Understanding Collaborative Law

Alison Dukes, a family law specialist and trained collaborative family lawyer with AMD Solicitors, considers how the collaborative approach can help resolve family issues for those who are determined not to go to court.

As trained solicitors, we know only too well how difficult it is for families going through a tough divorce. Some will remain in unhappy marriages because they cannot face the financial and emotional burden of going to court to settle financial or other issues. There are, however, alternatives to the court system one of which is the collaborative approach.

The main advantage to collaborative law is that both parties commit to resolving things outside of the courts from the start and sign contracts which bind them to this decision. This is perfect for those who would rather deal with issues at their own pace and come to an agreement that prioritises any children as well as meeting individual needs.

Isn’t This Mediation?

Collaborative law may seem a bit like mediation but there are some key differences. A mediator will act as an impartial third party and will advise both people to seek further legal advice from their own lawyers. However, during the collaborative process, each person has their own lawyer in attendance. This is particularly helpful to anyone who doesn’t feel confident in dealing with financial issues.

Another important difference is that a mediator cannot prepare any legally binding documents. Conversely, in collaborative law, once an agreement has been reached your lawyer can prepare the papers for court which outline what has been decided, thus speeding up the process for all involved.

How Will Things Work?

If you opt to resolve things in this manner then this is usually how things will work:

  • Each party will have separate, private meetings with their own lawyers and the lawyers will explain how the process works. Your lawyer will also advise you on how best to prepare yourself for the up and coming meetings.
  • Both lawyers will then plan the first ‘four-way’ meeting between each other either over the phone or face to face.
  • During the first meeting both parties will sign the contract which agrees that things will be settled without going through the courts. You will then have a chance to discuss what financial disclosure needs to take place before you can look at the various options for resolving any financial issues. This will involve the consideration of important aspects such as the needs of any children as well as the income, capital and pension needs of the parties.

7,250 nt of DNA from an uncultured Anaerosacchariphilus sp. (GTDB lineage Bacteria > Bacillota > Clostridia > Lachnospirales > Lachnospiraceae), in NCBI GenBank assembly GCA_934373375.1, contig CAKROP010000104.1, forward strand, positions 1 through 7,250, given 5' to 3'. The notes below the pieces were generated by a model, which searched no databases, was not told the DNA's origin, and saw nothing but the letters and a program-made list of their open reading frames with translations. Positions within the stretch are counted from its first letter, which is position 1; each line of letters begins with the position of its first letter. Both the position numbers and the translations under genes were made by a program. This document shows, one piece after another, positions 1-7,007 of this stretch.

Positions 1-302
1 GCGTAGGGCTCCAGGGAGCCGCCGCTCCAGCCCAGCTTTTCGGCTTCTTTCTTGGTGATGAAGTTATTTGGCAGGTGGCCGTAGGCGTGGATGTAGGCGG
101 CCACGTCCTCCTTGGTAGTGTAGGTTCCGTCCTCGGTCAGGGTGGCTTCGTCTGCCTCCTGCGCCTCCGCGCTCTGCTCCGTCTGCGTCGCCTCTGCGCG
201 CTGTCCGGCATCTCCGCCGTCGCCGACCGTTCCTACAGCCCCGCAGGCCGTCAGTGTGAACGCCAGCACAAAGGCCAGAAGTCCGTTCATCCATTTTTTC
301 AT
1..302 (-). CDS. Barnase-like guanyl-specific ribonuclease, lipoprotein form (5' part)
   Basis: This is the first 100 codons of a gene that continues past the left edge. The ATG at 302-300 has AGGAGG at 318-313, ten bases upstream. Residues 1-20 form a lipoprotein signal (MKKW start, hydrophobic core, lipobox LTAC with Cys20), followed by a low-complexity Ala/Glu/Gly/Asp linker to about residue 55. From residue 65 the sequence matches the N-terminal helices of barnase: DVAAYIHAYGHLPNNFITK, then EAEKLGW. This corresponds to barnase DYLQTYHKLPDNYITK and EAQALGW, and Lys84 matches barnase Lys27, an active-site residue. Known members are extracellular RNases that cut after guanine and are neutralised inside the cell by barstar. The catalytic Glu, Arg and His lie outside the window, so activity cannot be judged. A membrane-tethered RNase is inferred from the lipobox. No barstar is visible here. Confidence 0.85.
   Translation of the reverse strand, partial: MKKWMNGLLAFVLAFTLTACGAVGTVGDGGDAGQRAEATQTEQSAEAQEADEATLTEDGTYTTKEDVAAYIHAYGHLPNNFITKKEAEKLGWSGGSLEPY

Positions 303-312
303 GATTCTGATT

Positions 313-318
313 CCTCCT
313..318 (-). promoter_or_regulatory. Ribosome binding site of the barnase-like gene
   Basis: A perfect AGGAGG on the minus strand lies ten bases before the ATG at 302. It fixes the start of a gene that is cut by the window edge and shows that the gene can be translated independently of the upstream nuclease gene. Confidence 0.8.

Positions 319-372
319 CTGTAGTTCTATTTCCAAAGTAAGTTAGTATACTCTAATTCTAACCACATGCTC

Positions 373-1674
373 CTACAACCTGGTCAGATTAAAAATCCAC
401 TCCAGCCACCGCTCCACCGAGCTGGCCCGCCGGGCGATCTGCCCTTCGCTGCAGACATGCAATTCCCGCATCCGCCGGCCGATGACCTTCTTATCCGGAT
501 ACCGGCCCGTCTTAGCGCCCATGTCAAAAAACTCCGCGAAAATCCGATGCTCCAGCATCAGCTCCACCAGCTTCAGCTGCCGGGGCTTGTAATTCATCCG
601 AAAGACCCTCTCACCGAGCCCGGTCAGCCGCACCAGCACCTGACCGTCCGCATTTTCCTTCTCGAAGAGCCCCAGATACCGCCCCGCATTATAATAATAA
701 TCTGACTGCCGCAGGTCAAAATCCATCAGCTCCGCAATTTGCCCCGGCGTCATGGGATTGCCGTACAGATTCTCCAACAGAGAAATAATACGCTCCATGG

• Throughout the following meetings the parties are encouraged to consider various options that will lead to a fair outcome for them both. This could involve the use of other professionals such as finance or pension experts and childcare specialists where necessary.
  • Once an agreement has been reached any necessary financial documents will be drawn up and signed, and where there are divorce proceedings the agreed terms will form the basis of a financial order which will be approved by the court. Your lawyer will help you create a timetable for implementing what has been agreed.

A great advantage of collaborative law is that it can be done at your own pace and free of any strict court schedules. This could be over the course of two or three meetings or maybe more, but the main thing is that they can be arranged at the convenience of everyone involved.

At AMD we offer a free first consultation. So if you would like more information on our collaborative law services or would like to speak to Alison Dukes please telephone 0117 9621205 or email alisondukes@amdsolicitors.com.  Alternatively you can pop into one of our Bristol offices in Henleaze, Shirehampton and Clifton to talk through your options.

This article is provided for general information purposes only and represents our understanding of the relevant law and practice as at the date of uploading. This article should not be relied upon as legal advice pertaining to any specific factual situation. Legal decisions should be made only after proper consultation with a legal professional of your choosing.

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